Are Student Loans Compound Interest?

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  • Are Student Loans Compound Interest?
Author: Joseph Reinke, CFA

Many believe that student loans are expensive because of compounding interest. However, many assume this but don’t actually ask the question are student loans simple or compound interest?

Thankfully, student loans are simple interest. If they weren’t, they’d cost even more than they already do.

In this article, I’ll deep dive into what you need to know about how interest is calculated for student loans.

Specifically, I’ll discuss how student loan interest works while you are in school, during your grace period, and after repayment begins

How Do Student Loans Accrue Interest?

Every day you are charged interest on your loans. If you do not pay this interest then it gets added to your loans.

Therefore, your how much you owe goes up.  This happens while you are in school, during your grace period, and for some repayment options.

As stated above, interest does not compound on top of interest. I provide a detailed calculation of this below.

Student Loan Simple Interest Calculation During School

During school, there are two basic types of loans and each accrue interest differently.

Subsidized Loans

These are the easiest. While you are in school, subsidized loans do not accrue any interest. Therefore, you don’t have to worry about simple interest or compounding.

Unsubsidized Loans

These are the loans that can end up costing way more than you thought when you first took out your loans. I will illustrate how interest is charged on these loans with an example.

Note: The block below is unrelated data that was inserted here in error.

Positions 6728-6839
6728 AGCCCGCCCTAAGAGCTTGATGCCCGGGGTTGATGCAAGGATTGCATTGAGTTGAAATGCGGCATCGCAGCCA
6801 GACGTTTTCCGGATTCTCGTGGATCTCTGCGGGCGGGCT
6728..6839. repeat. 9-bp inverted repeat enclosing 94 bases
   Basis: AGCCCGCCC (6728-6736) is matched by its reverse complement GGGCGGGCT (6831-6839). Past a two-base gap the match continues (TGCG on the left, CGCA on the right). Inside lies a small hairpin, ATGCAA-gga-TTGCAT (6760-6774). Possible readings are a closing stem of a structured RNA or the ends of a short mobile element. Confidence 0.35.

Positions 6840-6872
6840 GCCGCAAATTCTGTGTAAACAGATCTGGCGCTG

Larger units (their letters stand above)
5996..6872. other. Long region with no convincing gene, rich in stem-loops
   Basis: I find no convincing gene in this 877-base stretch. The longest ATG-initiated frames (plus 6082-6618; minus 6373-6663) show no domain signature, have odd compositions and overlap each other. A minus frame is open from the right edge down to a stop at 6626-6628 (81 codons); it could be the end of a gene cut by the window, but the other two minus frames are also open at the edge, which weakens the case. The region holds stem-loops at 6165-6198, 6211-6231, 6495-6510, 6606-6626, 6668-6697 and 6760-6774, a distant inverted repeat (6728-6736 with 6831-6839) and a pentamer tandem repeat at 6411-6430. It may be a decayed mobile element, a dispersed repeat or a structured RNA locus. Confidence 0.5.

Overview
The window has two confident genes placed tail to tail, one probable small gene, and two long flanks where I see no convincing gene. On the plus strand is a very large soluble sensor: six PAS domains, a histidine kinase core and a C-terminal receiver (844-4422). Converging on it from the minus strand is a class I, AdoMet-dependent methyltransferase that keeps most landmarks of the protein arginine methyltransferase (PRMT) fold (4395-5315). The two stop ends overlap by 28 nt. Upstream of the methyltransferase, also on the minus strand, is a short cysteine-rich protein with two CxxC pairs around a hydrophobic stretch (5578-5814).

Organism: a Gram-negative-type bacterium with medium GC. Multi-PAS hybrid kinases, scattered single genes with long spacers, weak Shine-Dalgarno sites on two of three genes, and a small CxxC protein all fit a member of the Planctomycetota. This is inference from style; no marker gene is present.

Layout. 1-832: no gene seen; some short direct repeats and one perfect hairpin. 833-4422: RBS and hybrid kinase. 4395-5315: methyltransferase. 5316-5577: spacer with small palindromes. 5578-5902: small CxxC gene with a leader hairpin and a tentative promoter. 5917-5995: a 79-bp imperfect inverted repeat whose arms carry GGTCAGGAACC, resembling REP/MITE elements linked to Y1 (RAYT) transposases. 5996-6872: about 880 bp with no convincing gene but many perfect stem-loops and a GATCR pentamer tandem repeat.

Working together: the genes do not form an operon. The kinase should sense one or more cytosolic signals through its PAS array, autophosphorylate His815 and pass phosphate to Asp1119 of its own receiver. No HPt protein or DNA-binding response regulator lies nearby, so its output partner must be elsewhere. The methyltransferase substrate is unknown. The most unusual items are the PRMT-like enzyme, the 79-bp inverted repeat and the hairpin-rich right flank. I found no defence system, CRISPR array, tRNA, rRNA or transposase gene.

Let’s say you borrowed $5,000 at a 4% rate. The 4% is charged every day. That means you accrue $0.55 every day.

This equals approximately $16.44 a month or $197.26 a year. Therefore, a year after you borrowed the money, you’d owe $5,197.26.

Student loans are simple interest because interest is only charged on the amount that you borrowed, i.e. it is charged on the original $5,000 you borrowed.

If student loans were compounding interest, then the interest would be charged on the full amount you owe.

For example, after day one you owe $5,000.55. ($5,000 you borrowed plus $.55 in interest).

If loans compounded then you’d be charged on the full $5,000.55 the next day. Instead student loans are simple interest so you are still only charged interest on the original $5,000.

Student Loan Interest During Your Grace Period

You are not required to make a payment during your grace period.  Therefore, interest is charged the same way as when you were in school.

Since you are being charged interest during this time period, it is imperative that you decide if you are going to pay off your loans or go onto an income-driven repayment plan.  I.e. don’t wait until the end of your grace period if you do not have to.

As soon as you start working you want to choose one of those two strategies because starting your repayment plan will save you a lot of money in the long run.

Student Loan Simple Interest Calculation After School

After you graduate, your loans will capitalize.

To explain this, we’ll return back to our example from above.